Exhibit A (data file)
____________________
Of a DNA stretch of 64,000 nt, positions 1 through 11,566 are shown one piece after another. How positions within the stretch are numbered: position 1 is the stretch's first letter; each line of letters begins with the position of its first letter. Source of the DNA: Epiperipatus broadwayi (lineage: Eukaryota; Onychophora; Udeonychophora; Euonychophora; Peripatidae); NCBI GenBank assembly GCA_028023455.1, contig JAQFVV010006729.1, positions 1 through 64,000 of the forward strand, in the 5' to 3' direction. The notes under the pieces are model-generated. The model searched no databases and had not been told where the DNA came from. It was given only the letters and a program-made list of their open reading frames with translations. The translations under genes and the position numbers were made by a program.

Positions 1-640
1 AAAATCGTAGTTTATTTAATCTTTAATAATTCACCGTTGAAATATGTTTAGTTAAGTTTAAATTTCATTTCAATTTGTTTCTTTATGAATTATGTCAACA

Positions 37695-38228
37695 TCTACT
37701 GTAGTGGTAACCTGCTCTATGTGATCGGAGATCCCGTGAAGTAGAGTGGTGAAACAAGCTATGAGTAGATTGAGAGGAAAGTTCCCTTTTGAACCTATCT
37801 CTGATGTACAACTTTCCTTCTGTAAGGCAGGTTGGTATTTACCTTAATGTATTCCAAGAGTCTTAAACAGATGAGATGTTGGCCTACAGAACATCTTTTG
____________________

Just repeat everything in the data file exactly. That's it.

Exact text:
Of a DNA stretch of 64,000 nt, positions 1 through 11,566 are shown one piece after another. How positions within the stretch are numbered: position 1 is the stretch's first letter; each line of letters begins with the position of its first letter. Source of the DNA: Epiperipatus broadwayi (lineage: Eukaryota; Onychophora; Udeonychophora; Euonychophora; Peripatidae); NCBI GenBank assembly GCA_028023455.1, contig JAQFVV010006729.1, positions 1 through 64,000 of the forward strand, in the 5' to 3' direction. The notes under the pieces are model-generated. The model searched no databases and had not been told where the DNA came from. It was given only the letters and a program-made list of their open reading frames with translations. The translations under genes and the position numbers were made by a program.

Positions 1-640
1 AAAATCGTAGTTTATTTAATCTTTAATAATTCACCGTTGAAATATGTTTAGTTAAGTTTAAATTTCATTTCAATTTGTTTCTTTATGAATTATGTCAACA

Positions 37695-38228
37695 TCTACT
37701 GTAGTGGTAACCTGCTCTATGTGATCGGAGATCCCGTGAAGTAGAGTGGTGAAACAAGCTATGAGTAGATTGAGAGGAAAGTTCCCTTTTGAACCTATCT
37801 CTGATGTACAACTTTCCTTCTGTAAGGCAGGTTGGTATTTACCTTAATGTATTCCAAGAGTCTTAAACAGATGAGATGTTGGCCTACAGAACATCTTTTG